23. Chiropractic Care for Veterans: A Pragmatic Randomized Trial Addressing Dose Effects for cLBP (Goertz and Long) • Evaluate the comparative effectiveness of a low dose (1-5 visits) of standard chiropractic care against a higher dose (8-12 visits) in Veterans with cLBP. • Evaluate the comparative effectiveness of chiropractic chronic pain management (CCPM; one scheduled chiropractic visit per month x 10 months), compared to usual care, following the initial treatment described in Aim 1. • Evaluate the impact of CCPM on health services outcomes compared to usual care. • Evaluate patient and clinician perceptions of non-specific treatment factors, effectiveness of study interventions, and impact of the varying doses of standard chiropractic care and the CCPM on clinical outcomes across 3 VA facilities using a mixed method, process evaluation approach.

  24. Pain Management Collaboratory Coordinating Center (PMC3) Robert Kerns, Cynthia Brandt, and Peter Peduzzi Yale University and VA Connecticut • Works with Demonstration Project teams to develop, initiate and implement a research protocol; • Coordinates and convenes Steering Committee of all PIs and federal partner representatives; • Support Demonstration Projects via PMC work groups; • Disseminate best research practices and within military and veteran health care systems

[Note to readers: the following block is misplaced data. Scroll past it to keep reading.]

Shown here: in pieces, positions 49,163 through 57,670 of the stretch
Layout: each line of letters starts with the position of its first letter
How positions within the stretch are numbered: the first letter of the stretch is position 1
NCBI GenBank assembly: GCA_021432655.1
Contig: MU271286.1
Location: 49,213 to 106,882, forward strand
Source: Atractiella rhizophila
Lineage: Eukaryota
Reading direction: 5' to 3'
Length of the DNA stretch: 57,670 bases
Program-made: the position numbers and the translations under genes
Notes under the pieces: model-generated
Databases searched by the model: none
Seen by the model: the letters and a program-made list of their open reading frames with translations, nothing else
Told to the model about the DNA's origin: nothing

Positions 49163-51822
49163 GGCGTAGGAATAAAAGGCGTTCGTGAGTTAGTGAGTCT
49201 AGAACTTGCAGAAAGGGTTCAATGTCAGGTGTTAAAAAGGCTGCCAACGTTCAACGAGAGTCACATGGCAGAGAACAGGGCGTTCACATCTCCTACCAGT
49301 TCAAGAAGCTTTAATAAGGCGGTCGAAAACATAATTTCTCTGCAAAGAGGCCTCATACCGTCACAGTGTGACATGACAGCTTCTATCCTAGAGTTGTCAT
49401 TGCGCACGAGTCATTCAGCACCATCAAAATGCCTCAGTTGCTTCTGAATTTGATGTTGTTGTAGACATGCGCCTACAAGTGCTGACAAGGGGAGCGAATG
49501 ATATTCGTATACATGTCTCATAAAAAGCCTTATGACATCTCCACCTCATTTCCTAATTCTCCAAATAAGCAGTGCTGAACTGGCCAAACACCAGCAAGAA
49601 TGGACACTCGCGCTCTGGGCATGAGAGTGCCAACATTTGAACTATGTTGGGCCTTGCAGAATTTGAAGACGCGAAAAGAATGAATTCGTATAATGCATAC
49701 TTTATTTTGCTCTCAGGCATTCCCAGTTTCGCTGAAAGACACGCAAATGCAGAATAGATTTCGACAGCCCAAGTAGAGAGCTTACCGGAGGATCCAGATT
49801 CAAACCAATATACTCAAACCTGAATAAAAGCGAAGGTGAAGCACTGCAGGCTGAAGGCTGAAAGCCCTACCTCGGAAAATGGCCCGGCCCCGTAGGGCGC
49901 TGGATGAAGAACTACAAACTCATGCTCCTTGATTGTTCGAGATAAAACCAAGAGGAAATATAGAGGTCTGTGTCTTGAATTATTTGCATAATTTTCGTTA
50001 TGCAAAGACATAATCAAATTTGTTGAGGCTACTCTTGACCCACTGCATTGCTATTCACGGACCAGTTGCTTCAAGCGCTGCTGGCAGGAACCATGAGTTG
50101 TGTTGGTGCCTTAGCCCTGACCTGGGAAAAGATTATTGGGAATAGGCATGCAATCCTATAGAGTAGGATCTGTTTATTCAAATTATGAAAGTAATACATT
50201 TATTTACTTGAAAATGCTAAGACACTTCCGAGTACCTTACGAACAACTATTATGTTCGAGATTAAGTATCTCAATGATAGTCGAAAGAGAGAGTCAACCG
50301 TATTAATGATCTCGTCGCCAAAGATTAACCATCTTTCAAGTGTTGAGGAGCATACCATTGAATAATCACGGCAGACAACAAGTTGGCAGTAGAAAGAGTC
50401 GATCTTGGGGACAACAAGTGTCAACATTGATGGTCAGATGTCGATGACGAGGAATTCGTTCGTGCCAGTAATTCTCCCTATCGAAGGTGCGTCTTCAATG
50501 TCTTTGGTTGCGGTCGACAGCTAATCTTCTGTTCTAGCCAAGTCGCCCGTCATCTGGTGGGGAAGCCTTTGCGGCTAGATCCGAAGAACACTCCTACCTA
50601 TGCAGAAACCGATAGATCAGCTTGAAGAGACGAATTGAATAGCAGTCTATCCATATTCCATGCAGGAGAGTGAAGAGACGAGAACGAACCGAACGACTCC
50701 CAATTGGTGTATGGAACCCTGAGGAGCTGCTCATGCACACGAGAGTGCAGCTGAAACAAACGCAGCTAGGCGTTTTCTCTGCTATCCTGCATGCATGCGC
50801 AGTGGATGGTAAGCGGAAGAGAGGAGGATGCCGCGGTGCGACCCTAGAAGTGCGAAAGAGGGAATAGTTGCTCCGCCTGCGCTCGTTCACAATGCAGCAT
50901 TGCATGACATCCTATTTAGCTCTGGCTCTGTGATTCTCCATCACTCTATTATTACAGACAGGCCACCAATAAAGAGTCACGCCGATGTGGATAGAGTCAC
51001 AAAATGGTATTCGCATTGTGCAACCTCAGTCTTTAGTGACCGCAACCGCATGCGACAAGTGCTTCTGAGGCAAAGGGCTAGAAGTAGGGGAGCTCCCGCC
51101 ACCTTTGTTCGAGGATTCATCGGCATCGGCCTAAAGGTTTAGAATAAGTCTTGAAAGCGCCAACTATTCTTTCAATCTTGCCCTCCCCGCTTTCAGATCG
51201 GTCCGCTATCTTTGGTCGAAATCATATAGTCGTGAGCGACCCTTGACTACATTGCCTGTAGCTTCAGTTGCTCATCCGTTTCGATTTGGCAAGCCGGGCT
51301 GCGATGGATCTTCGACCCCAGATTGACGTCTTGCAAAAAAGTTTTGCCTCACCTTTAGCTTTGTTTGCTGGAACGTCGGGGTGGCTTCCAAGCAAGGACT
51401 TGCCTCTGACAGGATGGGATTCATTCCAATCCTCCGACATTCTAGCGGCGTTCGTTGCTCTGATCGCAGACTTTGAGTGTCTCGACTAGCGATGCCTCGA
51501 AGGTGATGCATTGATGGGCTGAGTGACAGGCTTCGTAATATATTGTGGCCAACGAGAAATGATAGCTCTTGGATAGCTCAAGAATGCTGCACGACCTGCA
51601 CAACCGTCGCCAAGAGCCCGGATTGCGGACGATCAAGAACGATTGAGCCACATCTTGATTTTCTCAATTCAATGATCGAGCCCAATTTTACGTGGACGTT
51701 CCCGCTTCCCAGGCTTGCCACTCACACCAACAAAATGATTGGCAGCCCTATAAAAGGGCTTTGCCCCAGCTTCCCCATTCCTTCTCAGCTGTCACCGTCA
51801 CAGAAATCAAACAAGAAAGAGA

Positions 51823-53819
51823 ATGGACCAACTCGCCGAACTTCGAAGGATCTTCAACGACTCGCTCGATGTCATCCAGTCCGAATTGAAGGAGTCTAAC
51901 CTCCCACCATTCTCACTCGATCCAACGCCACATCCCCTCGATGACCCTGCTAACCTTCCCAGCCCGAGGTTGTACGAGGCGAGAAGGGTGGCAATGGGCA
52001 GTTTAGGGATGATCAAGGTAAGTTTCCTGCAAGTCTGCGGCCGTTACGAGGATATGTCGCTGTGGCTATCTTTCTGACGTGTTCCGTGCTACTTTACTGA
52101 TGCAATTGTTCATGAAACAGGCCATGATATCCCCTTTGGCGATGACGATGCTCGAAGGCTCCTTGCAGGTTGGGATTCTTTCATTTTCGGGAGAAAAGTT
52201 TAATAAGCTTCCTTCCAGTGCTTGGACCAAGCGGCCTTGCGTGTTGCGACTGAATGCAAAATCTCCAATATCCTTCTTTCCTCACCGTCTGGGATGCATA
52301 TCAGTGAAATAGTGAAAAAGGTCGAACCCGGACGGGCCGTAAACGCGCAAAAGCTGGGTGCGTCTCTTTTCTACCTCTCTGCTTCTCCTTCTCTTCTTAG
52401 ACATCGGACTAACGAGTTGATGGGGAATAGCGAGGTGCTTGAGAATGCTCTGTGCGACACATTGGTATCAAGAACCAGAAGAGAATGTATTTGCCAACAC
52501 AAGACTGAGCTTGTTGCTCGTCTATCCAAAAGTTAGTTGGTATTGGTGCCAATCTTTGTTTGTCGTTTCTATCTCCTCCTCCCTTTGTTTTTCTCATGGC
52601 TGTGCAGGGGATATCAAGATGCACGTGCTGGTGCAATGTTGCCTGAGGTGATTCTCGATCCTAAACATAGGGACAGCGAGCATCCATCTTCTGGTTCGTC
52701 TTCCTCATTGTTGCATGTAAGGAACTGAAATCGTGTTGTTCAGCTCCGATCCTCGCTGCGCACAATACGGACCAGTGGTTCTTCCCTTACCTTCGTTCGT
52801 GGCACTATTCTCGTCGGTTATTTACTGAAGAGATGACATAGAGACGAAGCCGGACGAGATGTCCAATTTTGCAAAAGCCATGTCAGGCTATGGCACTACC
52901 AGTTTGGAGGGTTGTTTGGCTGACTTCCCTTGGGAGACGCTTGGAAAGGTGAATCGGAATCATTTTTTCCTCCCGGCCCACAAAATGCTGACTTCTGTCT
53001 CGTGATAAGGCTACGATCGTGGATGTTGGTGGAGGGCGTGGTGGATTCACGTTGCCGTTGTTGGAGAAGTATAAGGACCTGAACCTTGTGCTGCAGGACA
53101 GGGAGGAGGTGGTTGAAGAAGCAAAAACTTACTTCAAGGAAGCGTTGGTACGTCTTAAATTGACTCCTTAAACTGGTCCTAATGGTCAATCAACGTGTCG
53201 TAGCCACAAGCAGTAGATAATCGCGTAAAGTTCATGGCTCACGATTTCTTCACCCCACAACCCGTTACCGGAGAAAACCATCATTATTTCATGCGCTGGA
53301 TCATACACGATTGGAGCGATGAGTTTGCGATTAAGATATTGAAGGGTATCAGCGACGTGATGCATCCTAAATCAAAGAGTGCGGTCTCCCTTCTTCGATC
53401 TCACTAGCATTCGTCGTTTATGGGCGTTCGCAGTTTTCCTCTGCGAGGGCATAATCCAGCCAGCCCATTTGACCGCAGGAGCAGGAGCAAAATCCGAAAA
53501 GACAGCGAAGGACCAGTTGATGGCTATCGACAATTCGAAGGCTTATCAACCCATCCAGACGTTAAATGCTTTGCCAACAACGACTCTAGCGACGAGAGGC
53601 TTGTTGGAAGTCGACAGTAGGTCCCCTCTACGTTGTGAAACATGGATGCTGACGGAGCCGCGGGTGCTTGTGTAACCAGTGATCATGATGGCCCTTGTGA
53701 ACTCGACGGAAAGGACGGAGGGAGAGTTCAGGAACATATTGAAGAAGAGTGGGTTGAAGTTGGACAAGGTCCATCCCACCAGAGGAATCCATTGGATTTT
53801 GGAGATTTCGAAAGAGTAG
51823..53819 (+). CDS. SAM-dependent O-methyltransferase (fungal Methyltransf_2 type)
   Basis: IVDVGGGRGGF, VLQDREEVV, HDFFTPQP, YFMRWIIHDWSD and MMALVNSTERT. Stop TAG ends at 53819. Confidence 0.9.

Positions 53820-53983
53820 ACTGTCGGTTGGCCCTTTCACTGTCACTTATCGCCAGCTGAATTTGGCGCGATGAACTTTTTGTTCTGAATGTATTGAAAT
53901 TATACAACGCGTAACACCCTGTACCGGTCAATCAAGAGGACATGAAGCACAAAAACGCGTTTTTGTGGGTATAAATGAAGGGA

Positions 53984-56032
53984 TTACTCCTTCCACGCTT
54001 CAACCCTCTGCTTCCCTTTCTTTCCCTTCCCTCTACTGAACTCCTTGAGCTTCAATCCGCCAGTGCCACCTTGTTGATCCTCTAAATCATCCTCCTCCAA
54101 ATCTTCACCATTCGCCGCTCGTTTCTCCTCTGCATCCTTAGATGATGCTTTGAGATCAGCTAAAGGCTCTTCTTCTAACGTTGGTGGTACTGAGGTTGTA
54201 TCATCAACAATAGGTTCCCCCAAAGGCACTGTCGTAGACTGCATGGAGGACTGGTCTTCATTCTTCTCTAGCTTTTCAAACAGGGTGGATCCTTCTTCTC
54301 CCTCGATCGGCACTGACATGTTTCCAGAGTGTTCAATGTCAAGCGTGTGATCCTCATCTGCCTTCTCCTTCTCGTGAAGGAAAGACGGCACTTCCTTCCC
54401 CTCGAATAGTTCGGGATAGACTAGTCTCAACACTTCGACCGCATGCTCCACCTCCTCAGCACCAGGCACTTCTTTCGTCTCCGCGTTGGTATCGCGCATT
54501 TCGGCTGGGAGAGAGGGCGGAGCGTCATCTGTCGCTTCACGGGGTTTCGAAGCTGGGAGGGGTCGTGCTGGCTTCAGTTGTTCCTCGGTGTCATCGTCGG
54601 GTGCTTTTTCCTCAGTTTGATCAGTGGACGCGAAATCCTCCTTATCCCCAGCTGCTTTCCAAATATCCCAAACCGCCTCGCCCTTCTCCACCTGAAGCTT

25. PMC Working Groups Electronic Health Records • Chairs from Coordinating Center • Investigators from Pragmatic Clinical Trials • Representatives from NIH, DoD, and VA • Additional experts/resources • Purpose: • Guide and support Pragmatic Clinical Trial teams • Disseminate knowledge Stakeholder Engagement Phenotypes/Outcomes Ethical/Regulatory Study Design/Biostatistics Data Sharing Implementation Science

  26. Executive Committee VA, DoD, NIH Centers, Offices& Institutes Funding Agency Project Officers and/or Scientists Steering Committee Coordinating Center Working Groups Demonstration Projects

  27. PMC Progress Project Milestones • Individual demonstration project planning phase milestones have been reviewed and approved by their respective funding agencies Harmonization • All projects have agreed to include the PEG3 as an outcome measure • Inclusion criteria and phenotyping harmonization, as appropriate to individual trials Site Overlap • Projects that plan to recruit or perform interventions at the same locations are making plans to address and minimize competition for subjects and possible contamination Website Development • Check it out: www.painmanagementcollaboratory.org

  28. Thanks Robert.kerns@yale.edu www.painmanagementcollaboratory.org Twitter: @Drbob52